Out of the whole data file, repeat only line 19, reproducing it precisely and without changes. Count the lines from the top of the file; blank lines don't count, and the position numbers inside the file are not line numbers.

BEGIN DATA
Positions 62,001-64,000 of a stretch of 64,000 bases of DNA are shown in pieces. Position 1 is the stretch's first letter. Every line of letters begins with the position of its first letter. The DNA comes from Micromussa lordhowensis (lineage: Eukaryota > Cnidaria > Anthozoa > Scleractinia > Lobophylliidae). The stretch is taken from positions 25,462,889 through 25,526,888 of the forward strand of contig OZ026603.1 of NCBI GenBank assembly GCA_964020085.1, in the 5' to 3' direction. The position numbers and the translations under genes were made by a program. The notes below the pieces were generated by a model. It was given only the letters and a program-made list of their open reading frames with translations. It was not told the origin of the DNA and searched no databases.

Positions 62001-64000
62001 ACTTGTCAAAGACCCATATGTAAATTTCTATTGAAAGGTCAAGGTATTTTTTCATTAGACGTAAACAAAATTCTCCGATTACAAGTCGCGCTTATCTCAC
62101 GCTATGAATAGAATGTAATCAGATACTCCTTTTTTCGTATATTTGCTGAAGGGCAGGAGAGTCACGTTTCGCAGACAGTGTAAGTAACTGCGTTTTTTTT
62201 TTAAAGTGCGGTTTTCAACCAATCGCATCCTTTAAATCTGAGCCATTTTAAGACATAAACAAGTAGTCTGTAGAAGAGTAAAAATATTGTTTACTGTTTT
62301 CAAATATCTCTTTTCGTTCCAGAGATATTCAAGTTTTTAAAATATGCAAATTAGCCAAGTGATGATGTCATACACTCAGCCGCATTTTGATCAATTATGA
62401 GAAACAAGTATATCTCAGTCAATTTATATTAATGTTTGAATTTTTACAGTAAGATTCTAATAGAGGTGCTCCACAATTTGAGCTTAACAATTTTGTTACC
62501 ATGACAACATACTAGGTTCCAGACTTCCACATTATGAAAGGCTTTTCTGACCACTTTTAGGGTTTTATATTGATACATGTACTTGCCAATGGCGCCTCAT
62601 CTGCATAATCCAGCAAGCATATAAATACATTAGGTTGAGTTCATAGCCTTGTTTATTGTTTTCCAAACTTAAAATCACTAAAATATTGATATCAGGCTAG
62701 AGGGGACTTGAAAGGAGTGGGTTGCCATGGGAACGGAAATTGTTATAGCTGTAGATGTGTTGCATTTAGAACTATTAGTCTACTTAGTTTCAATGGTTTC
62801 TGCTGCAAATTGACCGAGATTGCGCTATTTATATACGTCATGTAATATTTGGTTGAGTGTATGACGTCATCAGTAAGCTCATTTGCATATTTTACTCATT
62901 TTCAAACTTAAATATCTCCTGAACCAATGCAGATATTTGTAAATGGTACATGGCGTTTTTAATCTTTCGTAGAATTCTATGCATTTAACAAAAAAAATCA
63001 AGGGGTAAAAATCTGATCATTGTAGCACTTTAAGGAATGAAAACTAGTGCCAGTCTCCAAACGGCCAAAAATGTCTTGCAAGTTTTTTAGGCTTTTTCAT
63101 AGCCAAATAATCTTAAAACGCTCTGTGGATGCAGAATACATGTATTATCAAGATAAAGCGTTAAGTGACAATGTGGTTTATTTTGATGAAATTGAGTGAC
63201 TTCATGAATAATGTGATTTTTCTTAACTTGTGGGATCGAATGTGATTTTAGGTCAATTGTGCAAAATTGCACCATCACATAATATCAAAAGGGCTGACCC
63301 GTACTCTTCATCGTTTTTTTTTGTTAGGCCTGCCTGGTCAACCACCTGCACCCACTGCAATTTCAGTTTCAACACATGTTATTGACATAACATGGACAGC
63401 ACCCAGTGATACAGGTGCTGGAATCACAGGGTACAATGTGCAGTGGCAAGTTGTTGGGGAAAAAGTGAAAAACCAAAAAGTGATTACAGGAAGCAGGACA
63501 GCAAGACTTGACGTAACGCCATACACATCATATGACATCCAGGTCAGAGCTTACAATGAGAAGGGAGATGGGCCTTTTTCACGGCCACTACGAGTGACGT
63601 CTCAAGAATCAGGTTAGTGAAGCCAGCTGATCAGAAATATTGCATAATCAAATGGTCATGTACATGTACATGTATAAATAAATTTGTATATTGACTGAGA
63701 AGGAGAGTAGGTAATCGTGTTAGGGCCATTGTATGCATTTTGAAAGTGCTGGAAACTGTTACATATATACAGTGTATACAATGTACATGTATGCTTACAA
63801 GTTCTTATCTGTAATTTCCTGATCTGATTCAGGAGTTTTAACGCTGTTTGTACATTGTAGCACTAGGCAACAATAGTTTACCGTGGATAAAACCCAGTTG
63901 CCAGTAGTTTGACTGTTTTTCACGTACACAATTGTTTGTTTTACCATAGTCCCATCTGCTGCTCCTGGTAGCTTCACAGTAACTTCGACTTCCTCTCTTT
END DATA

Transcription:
63601 CTCAAGAATCAGGTTAGTGAAGCCAGCTGATCAGAAATATTGCATAATCAAATGGTCATGTACATGTACATGTATAAATAAATTTGTATATTGACTGAGA